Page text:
Christy Tucker  Yep, it is and it is, you know, instructional designers a great field for people who are like us who want to do new stuff all the time. If you are looking for steady having the same thing doing the same thing day in and day out all the time. This is probably not really the right field. Especially on the inspection design side, maybe on the developer side, there's probably people who are developers and bigger teams where, especially in an internal company where maybe you're doing more of the same thing. But I mean, I love having having the new stuff because there's always new new things to learn. There's new research on learning. There's more, there's new technologies, there's new subjects of stuff. I mean, my my current stuff, I have been overbooked right now I said yes to too many things. Now, you're probably familiar with this, from saying yes to too many things, but I've had a course on neonatal abstinence syndrome, which is babies newborns, going through withdrawal from opioids. So of course, I'm that for home for home visitors, a course on equity, diversity and inclusion. For a group that has volunteers working with youth, a course some software training, which I generally actually stay away from software training, but I have a little bit right now. And a course for advisors in universities who help foreign international students navigate visas and employment issues. So I've had those four things going simultaneously. Which is more than I usually try to have only two or three things at a time and not four. But yeah, so that's my current variety

Robin Sargent  That is a range.

Christy Tucker It is it is a range of stuff.  That's more than I like. If I could do my sort of ideal stuff, I would have one project where I'm doing some writing and storyboarding. And another project where I'm doing some more developing or more technical or more visual work. I like the storyboarding and the design and the analysis piece of things, probably better than development. But there's only so many hours in the day that I can write. And I find that if I have some variety in my work, where it's like, okay, I'm, I'm just like, done with, like, I cannot write any more about babies addicted to opioids right now. And I have got to go take a break and go, so then I can just go switch gears and go do Camtasia screencasts of software stuff are a little bit and give myself a mental break from what that is. And I do think it's helpful to have some variety, so you can sort of switch back and forth. And, you know, be more productive based on where your energy levels are.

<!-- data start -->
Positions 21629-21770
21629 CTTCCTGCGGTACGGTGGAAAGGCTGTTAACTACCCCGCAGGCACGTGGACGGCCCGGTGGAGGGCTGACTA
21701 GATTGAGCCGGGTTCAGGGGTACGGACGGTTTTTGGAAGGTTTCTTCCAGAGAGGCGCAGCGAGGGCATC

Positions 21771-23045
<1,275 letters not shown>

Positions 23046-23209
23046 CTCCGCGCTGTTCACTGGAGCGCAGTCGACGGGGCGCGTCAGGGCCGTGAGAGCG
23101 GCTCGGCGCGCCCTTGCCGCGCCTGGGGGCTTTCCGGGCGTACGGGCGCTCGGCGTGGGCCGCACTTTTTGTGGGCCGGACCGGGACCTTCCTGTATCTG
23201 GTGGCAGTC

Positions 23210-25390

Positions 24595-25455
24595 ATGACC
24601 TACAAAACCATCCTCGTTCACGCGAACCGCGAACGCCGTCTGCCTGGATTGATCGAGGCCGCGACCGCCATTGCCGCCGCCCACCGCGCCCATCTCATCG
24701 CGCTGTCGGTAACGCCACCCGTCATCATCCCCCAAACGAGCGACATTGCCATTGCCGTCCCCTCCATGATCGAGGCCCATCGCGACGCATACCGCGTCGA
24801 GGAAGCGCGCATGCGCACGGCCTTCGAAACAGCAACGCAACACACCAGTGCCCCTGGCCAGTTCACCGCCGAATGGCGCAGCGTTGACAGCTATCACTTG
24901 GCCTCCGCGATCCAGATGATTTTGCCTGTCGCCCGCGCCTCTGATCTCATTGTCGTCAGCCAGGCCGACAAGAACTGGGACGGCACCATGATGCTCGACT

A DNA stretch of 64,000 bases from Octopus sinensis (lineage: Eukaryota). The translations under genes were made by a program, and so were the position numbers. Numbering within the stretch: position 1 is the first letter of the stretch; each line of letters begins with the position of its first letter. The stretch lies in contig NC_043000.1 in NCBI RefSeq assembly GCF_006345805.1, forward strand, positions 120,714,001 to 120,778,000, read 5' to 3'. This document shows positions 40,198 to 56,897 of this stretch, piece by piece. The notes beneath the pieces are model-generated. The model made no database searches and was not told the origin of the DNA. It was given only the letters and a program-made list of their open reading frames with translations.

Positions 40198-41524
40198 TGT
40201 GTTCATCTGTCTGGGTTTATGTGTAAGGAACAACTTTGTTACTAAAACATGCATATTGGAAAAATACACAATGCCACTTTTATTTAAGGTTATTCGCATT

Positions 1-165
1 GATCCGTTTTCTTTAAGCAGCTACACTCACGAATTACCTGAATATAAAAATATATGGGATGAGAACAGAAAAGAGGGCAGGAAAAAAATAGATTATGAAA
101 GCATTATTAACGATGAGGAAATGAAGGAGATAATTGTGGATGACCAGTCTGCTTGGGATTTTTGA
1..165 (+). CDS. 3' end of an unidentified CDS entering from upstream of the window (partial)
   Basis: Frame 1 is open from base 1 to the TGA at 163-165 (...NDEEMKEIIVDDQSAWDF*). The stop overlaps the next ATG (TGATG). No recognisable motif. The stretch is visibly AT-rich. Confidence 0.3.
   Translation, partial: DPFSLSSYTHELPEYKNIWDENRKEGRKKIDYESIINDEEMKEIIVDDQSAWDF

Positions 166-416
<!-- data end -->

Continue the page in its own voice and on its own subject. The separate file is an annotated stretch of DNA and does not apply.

Robin Sargent  No, that is my mode to. I can't like do this anymore. But I know the timelines like this. So I'm gonna go switch to the front project where I get to make pictures because I actually, I write and storyboard whatever but like, my favorite part is development. So we should trade a few things every once in a while. You've mentioned what you became an instructional designer. And you had that on your resume. Now you get like calls all the time messages from recruiters. And that's the same for just about anybody, right? Especially if you have instructional designer and those keywords enough on your, your profile on LinkedIn or your resume, you are definitely going to get emails from recruiters. But what about when you're trying to make that first transition? I know you wrote an article about it, I'm sure you have a lot of thoughts about like, what, what are some, like the best tips you can give about rewriting a resume, so that it's instructional designer facing so to speak?